"It was consistent with the concept of needing to share information after September 11th," said State Department spokesman P.J. Crowley. "We were asked to do it, and the Pentagon paid for it."
The article also describes the limited safeguards present on this system that directly allowed Manning to steal the documents.

A few State Department officials expressed early concerns about unauthorized access to the database, but these worries mostly involved threats to individual privacy, department officials said. In practice, agency officials relied on the end-users of the data - mostly military and intelligence personnel - to guard against abuse.
The department was not equipped to assign individual passwords or perform independent scrutiny over the hundreds of thousands of users authorized by the Pentagon to use the database, said Kennedy, the undersecretary of state.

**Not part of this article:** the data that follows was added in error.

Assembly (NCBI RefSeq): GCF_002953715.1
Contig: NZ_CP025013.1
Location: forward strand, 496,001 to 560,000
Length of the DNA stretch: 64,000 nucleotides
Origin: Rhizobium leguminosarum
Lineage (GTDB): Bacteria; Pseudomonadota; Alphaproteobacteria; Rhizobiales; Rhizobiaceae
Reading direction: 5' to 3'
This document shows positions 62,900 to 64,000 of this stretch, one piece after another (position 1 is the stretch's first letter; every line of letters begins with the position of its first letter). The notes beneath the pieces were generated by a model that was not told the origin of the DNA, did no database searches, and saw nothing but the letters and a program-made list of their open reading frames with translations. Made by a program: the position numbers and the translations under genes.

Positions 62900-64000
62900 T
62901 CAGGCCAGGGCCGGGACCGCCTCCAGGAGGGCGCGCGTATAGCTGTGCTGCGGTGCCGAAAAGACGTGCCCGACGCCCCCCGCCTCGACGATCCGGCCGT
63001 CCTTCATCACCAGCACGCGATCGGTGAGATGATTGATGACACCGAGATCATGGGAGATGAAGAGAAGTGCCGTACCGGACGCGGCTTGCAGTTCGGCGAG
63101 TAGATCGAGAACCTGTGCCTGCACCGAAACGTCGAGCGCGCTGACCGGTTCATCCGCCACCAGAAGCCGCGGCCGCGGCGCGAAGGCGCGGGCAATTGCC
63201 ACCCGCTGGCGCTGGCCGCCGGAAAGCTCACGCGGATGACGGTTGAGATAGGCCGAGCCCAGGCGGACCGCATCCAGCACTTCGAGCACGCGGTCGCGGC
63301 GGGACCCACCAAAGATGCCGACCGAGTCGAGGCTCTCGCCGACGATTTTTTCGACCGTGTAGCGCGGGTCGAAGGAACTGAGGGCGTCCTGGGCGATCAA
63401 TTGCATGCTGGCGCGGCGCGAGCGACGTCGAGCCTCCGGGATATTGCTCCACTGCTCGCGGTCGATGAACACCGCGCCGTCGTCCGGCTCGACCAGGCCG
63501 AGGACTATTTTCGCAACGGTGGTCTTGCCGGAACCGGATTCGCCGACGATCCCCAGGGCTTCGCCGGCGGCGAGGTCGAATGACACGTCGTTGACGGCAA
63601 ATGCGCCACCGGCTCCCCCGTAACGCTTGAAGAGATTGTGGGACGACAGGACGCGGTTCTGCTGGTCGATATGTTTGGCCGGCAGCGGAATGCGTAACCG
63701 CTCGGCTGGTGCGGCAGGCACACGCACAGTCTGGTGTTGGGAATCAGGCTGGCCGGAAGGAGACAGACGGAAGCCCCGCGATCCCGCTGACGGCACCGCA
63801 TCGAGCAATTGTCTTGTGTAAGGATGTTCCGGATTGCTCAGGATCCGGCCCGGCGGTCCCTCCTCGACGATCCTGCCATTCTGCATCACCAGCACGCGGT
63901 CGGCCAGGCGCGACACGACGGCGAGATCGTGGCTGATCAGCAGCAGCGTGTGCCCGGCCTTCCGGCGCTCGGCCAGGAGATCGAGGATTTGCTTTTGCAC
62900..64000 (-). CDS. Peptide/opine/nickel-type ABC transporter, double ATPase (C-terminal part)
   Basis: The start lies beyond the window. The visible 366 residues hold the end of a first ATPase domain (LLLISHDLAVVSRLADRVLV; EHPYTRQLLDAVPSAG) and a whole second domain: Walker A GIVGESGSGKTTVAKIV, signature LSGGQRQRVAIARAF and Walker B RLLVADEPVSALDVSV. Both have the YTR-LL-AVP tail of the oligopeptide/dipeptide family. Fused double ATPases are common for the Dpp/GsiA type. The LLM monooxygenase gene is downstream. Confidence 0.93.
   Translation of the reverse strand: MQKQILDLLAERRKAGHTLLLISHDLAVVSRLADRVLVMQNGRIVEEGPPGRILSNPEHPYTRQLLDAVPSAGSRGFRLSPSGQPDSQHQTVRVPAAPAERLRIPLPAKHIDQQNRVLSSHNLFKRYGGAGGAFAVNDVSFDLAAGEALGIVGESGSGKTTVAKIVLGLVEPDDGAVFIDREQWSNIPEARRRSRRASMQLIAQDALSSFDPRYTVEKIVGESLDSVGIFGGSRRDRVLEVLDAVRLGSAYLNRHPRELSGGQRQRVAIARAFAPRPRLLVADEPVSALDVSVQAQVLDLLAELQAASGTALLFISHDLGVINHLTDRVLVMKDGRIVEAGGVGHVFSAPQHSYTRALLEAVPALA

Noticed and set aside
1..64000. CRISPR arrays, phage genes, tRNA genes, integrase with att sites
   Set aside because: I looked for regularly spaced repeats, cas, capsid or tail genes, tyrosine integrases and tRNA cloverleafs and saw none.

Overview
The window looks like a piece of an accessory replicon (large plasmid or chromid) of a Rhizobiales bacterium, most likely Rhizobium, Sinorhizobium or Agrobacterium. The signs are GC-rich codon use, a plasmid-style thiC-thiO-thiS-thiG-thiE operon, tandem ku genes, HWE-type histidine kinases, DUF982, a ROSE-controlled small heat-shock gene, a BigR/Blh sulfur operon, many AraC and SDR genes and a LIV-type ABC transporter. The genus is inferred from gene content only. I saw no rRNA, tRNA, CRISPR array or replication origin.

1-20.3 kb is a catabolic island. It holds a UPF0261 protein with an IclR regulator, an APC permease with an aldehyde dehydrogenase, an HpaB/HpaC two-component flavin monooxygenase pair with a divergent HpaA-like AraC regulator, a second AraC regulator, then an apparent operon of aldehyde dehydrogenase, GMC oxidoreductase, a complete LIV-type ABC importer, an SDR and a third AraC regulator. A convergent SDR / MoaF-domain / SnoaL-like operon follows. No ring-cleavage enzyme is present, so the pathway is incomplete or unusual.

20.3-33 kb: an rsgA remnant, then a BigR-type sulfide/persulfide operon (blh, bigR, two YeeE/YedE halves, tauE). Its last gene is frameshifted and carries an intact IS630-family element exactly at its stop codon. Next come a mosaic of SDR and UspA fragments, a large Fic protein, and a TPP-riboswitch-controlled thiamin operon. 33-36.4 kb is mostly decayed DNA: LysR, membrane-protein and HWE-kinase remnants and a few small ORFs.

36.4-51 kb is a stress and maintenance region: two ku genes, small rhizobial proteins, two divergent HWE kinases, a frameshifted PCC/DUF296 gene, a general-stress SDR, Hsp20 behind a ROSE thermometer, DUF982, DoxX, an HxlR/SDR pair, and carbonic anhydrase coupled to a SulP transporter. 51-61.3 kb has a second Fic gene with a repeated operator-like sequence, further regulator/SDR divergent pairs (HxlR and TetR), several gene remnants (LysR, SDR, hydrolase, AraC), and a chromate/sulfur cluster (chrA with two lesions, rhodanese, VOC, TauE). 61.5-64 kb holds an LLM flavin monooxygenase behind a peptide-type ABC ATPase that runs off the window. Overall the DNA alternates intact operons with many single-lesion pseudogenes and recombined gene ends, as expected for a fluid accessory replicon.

"It is the responsibility of the receiving agency to ensure that the information is handled, stored and processed in accordance with U.S. government procedures," he said.
To prevent illegal intrusion, the State Department has long maintained safeguards that make it difficult for an individual to download sensitive information onto a portable device such as a flash drive or compact disc. But Kennedy acknowledged that the department had no means of overseeing practices by other agencies using its data.
U.S. investigators suspect that Bradley Manning, an Army private stationed in the Persian Gulf, downloaded the 250,000 State Department cables to compact discs from a computer terminal in Kuwait. He then allegedly provided the files to WikiLeaks, which shared them with newspapers and posted hundreds of them online.
There you have it.  The rush to share information after September 2001 lead to poor logging and auditing of access to data and placed great trust in the users to not betray the government.  Mr. Manning betrayed that trust.